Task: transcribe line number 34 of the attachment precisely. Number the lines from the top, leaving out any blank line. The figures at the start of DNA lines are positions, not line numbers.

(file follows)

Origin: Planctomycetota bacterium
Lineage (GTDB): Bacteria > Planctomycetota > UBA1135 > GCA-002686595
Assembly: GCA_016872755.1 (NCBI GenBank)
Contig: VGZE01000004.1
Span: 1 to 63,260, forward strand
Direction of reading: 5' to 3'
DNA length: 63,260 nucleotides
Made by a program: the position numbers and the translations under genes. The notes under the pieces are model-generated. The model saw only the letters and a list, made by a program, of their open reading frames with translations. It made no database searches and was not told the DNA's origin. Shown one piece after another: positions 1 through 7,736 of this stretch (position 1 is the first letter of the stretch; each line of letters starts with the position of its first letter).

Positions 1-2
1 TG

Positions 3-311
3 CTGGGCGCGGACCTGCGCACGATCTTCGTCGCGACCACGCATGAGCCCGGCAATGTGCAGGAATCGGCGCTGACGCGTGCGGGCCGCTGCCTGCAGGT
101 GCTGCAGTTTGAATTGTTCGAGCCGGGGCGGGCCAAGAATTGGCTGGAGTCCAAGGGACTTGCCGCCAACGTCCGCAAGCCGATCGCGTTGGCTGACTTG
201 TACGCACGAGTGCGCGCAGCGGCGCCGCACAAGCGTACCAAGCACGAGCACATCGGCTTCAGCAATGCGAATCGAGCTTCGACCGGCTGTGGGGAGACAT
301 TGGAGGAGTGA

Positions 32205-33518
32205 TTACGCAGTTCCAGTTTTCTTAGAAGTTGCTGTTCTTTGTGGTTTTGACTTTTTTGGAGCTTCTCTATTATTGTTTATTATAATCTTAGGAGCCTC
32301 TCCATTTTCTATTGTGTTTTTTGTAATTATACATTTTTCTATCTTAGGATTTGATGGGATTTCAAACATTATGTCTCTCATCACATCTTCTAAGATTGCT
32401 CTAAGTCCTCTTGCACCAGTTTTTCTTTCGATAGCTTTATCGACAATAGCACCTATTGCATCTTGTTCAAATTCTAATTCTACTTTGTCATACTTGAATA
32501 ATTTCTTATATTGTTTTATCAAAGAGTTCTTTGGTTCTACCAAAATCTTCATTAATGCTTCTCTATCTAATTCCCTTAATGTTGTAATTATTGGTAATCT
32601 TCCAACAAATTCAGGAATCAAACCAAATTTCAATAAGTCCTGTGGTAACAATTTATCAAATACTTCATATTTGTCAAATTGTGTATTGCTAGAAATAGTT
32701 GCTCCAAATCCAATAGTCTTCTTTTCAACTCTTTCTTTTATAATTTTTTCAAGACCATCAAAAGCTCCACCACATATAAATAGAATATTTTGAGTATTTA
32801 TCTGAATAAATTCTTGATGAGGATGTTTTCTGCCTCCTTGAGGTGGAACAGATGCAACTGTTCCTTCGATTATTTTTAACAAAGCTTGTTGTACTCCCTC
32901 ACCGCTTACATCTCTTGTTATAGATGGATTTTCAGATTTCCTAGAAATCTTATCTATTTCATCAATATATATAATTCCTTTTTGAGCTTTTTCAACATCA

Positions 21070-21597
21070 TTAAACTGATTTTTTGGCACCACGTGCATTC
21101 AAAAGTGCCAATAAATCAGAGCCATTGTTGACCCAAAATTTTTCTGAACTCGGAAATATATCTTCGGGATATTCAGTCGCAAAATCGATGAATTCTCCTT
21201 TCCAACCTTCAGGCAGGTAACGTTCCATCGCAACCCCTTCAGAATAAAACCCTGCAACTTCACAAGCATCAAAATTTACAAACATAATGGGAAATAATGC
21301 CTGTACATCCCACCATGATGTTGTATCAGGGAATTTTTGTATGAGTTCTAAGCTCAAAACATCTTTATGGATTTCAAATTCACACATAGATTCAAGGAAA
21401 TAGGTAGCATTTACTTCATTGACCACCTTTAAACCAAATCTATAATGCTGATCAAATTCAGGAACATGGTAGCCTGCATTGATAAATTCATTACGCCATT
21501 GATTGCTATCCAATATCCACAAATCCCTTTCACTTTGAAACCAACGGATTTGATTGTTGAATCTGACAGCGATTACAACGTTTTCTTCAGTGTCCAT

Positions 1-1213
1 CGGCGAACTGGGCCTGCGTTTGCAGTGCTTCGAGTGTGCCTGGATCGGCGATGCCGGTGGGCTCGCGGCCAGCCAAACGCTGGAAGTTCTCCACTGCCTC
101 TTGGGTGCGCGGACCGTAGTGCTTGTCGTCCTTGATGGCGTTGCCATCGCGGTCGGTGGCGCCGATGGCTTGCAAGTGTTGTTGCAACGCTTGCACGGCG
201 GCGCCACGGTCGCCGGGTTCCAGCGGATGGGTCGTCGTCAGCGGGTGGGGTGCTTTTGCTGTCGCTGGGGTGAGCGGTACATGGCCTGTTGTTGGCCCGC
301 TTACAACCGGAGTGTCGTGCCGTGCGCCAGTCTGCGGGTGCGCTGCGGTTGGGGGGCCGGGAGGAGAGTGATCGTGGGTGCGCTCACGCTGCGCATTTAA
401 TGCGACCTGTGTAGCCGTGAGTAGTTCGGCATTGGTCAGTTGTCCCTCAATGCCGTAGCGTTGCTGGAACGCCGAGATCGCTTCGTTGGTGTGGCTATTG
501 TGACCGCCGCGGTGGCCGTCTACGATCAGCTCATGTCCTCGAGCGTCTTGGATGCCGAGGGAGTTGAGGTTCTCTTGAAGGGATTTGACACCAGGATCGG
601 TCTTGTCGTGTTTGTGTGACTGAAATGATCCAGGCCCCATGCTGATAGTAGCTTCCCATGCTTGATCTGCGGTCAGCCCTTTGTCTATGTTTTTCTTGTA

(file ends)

101 TTGGGTGCGCGGACCGTAGTGCTTGTCGTCCTTGATGGCGTTGCCATCGCGGTCGGTGGCGCCGATGGCTTGCAAGTGTTGTTGCAACGCTTGCACGGCG